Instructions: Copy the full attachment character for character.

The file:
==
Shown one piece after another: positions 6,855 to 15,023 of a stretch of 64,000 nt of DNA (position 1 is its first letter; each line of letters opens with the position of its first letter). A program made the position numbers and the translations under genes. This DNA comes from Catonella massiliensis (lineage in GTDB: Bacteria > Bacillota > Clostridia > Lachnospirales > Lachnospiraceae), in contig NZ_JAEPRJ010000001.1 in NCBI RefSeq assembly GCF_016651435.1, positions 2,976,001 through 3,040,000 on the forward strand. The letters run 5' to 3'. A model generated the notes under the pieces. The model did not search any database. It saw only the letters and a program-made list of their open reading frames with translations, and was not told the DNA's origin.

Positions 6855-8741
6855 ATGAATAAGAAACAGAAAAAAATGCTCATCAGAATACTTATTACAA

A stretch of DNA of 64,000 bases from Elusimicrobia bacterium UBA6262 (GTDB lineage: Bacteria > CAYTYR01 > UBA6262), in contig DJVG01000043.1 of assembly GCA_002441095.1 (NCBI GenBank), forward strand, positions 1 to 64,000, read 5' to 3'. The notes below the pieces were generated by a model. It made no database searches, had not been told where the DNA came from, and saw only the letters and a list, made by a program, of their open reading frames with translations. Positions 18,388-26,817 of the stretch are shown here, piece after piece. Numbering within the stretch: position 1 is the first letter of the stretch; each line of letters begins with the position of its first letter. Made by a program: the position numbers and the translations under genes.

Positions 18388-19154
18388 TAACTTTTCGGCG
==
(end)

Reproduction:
Shown one piece after another: positions 6,855 to 15,023 of a stretch of 64,000 nt of DNA (position 1 is its first letter; each line of letters opens with the position of its first letter). A program made the position numbers and the translations under genes. This DNA comes from Catonella massiliensis (lineage in GTDB: Bacteria > Bacillota > Clostridia > Lachnospirales > Lachnospiraceae), in contig NZ_JAEPRJ010000001.1 in NCBI RefSeq assembly GCF_016651435.1, positions 2,976,001 through 3,040,000 on the forward strand. The letters run 5' to 3'. A model generated the notes under the pieces. The model did not search any database. It saw only the letters and a program-made list of their open reading frames with translations, and was not told the DNA's origin.

Positions 6855-8741
6855 ATGAATAAGAAACAGAAAAAAATGCTCATCAGAATACTTATTACAA

A stretch of DNA of 64,000 bases from Elusimicrobia bacterium UBA6262 (GTDB lineage: Bacteria > CAYTYR01 > UBA6262), in contig DJVG01000043.1 of assembly GCA_002441095.1 (NCBI GenBank), forward strand, positions 1 to 64,000, read 5' to 3'. The notes below the pieces were generated by a model. It made no database searches, had not been told where the DNA came from, and saw only the letters and a list, made by a program, of their open reading frames with translations. Positions 18,388-26,817 of the stretch are shown here, piece after piece. Numbering within the stretch: position 1 is the first letter of the stretch; each line of letters begins with the position of its first letter. Made by a program: the position numbers and the translations under genes.

Positions 18388-19154
18388 TAACTTTTCGGCG